Frugality: a way to a better life?
This issue explores the idea of frugality in its most positive sense. Not as deprivation enforced by lack of resources or as willed abstinence but as moderation of conduct - eating habits being only one aspect of this - responding to a need to strike a balance and to draw an acceptable line between the necessary and the superfluous.
But who should draw this line? And according to what criteria? Here there is considerable room for subjective opinion. Even if it is accepted that a minimum of quantitative, objective needs must be met in terms of food, clothing and housing, it is clearthat history, culture, tradition and hierarchies of values are bound to have a big say when it comes to defining quality of life. To take just one example among many, the idea of well-being is bound to vary depending on whether or not one is used to the standards of comfort associated with the consumer society.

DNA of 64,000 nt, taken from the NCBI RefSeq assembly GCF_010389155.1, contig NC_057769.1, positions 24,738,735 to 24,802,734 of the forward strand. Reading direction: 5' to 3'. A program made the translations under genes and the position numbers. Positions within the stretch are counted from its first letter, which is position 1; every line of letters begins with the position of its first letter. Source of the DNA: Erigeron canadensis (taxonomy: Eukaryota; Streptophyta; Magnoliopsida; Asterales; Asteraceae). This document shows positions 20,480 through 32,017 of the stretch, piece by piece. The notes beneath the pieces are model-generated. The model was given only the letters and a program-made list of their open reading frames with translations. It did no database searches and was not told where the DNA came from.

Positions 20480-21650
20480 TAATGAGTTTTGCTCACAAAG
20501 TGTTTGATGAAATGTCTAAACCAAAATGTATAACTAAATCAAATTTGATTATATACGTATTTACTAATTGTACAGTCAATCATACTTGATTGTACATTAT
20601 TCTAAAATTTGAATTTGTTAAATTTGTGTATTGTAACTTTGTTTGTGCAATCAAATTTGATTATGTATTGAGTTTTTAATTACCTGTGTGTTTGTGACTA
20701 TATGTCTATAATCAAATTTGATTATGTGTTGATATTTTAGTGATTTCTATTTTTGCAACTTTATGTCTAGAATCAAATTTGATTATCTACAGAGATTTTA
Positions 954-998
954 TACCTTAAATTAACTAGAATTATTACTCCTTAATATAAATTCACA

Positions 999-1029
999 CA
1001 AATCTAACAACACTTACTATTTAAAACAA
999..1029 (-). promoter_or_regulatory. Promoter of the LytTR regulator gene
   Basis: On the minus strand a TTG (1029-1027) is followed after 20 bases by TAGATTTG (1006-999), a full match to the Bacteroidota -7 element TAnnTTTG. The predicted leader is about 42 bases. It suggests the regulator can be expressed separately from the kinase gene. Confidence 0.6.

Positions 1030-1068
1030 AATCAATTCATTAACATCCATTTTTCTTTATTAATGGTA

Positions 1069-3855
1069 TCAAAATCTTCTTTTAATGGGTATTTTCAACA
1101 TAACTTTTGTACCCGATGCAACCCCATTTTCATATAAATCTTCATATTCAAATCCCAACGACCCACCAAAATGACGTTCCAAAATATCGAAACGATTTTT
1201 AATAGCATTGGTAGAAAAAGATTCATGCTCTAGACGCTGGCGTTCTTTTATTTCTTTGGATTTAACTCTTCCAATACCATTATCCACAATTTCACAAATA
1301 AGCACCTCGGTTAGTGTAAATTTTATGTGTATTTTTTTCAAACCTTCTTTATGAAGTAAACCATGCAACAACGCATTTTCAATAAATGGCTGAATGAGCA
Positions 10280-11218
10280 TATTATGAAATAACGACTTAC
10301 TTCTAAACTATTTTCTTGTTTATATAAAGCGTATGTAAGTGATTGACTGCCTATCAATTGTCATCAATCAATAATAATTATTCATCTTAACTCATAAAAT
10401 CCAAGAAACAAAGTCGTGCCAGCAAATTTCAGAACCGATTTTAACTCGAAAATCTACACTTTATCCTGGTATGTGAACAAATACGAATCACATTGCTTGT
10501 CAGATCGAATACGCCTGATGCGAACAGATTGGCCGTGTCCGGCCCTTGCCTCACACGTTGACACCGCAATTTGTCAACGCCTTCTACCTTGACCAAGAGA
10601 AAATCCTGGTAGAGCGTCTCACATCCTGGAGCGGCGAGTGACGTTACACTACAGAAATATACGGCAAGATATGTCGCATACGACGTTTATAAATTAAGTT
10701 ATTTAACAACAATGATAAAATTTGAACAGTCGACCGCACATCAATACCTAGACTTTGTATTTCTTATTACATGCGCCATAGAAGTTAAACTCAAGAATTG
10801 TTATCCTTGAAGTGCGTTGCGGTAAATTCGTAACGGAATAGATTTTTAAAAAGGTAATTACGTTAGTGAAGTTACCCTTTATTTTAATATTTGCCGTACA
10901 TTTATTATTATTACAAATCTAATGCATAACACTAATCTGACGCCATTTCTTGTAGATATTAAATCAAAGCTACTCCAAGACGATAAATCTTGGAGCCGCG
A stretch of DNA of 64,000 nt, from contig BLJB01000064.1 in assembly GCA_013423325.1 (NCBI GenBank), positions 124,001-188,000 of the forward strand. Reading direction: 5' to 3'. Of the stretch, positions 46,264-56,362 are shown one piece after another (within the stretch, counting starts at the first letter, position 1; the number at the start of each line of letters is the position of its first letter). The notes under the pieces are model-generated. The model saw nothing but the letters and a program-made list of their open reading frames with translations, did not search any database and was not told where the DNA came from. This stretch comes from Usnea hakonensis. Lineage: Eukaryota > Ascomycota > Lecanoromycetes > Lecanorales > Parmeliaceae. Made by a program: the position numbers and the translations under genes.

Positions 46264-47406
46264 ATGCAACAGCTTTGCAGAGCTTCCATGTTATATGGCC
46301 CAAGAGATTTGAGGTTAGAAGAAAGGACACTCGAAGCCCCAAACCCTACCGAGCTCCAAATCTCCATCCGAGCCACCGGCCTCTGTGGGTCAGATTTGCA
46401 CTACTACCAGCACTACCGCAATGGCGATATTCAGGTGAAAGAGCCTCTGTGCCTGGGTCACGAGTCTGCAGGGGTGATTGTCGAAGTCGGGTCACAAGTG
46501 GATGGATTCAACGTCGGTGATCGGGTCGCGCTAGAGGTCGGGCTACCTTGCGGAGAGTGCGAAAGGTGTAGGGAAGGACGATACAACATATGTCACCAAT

For the consumer society is here challenged on two counts. Philosophically in the sense that it artificially stokes up certain needs; economically in the sense that satisfaction of these needs, which have now spread all over the world, is only possible for the few and provokes mounting frustration among the many.
Nowhere in these pages does frugality appear as a counsel of despair, a call for the victims of the consumer society to tighten their belts. It is presented instead as an alternative philosophy, a vision of life that replaces today's malfunctions and distortions with a sense of balance, on the social and human scale, between needs and resources, especially between material needs and ethical, aesthetic and recreational aspirations.
What remains to be seen is whether such an attempt to find a way between materialism and the spiritual aspects of life can be successful.